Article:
Appeal to the High Court

Leave to appeal to the High Court was granted to the Seligs in November 2014. In January 2015, the Appellants’ and Respondents’ written submissions were filed.

The Appellants’ submissions

Much of the argument put before the High Court on behalf of the Appellants mirrors the arguments raised before the inferior Courts and the finding of the majority in the Amro Case. The Appellants contended that the proportionate liability regime contemplated by Division 2A – “Proportionate liability for misleading and deceptive conduct” of the Act, is as follows:

  • Whether or not the claim is apportionable is determined by section1041L.
  • Under that section only a claim for economic loss or damage to property caused by conduct by the defendant in contravention of section1041H is apportionable. Claims for loss and damage in contravention of sections1041E, 1041F and 1041G are not apportionable notwithstanding a civil claim for loss and damage flowing from contravention of these provisions may also be made under section 1041I.
  • That this is intended by the Act is evidenced by reference to other provisions of Part 7, in particular, the express limitation of provisions concerning contribution and apportionment to conduct that does not constitute an offence or attract a civil penalty. In particular:
    • section 1041I(1B) expressly provides for a reduction for contributory negligence on the part of an applicant in respect of conduct contrary to section1041H only.  There is no such provision in relation to claims for contravention of sections1041E, 1041F or 1041G; and
    • section 1041H(3) expressly excises claims under the sections relating to disclosure documents (including the strict liability provisions of sections 670A and 728) from section 1041H, by providing that conduct in contravention of these sections does not contravene section1041H(1).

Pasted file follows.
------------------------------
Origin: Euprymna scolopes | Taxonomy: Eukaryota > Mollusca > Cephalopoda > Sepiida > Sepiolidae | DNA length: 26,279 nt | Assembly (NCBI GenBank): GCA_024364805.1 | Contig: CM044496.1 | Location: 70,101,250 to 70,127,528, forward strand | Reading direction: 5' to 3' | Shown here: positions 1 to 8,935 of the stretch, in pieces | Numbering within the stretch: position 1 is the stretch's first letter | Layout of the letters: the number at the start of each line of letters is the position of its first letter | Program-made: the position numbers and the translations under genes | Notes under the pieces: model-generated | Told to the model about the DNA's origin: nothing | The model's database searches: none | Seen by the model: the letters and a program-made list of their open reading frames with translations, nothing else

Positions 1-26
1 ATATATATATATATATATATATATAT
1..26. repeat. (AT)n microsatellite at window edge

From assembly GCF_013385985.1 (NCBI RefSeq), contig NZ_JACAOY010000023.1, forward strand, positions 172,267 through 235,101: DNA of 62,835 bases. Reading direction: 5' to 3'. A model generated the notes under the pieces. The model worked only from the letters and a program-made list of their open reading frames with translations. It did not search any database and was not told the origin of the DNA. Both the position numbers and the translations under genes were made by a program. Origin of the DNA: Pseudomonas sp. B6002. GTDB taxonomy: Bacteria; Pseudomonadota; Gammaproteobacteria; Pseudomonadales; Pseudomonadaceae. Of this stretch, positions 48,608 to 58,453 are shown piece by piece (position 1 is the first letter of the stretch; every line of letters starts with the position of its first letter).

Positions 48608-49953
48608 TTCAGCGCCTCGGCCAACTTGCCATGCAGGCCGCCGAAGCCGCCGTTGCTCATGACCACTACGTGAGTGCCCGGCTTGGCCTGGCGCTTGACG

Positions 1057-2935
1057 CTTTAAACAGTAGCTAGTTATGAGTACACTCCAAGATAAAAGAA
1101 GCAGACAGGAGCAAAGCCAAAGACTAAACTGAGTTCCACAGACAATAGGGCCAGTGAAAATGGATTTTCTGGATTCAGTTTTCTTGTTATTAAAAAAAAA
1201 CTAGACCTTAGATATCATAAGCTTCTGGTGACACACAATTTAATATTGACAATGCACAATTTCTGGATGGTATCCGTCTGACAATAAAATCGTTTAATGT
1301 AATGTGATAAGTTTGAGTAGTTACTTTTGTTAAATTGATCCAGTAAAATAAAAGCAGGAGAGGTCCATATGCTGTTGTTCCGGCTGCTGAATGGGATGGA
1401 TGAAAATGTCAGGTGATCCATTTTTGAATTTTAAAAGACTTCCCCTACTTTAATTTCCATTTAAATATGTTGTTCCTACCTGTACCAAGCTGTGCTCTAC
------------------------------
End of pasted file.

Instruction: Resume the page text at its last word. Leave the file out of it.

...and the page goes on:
• The above interpretation:
    • gives meaning to section 1041N(2) which provides that proceedings may involve both an apportionable claim and a claim that is not an apportionable claim; and
    • is consistent with the findings of the Trial Judge and White J on appeal, that the reference in section1041L(2) to “the same loss and damage” should be read as referring to the damage caused by a concurrent wrongdoer and not the damages the Court may ultimately award.

The Respondents’ submissions

Conversely, the submissions put before the High Court on behalf of the Respondents were to the following effect:

  • For Division 2A of the Act to apply, there must be an apportionable claim within the terms of section1041L.
  • Although this section provides that a claim is apportionable if it is a claim for damages under section 1041I for economic loss or damage to property caused by conduct done in a contravention of s1041H, (our emphasis) it is not a precursor to apportioning liability that a claim be made under section1041H, nor is it the case that apportionment will only apply to damages awarded for a breach of this section.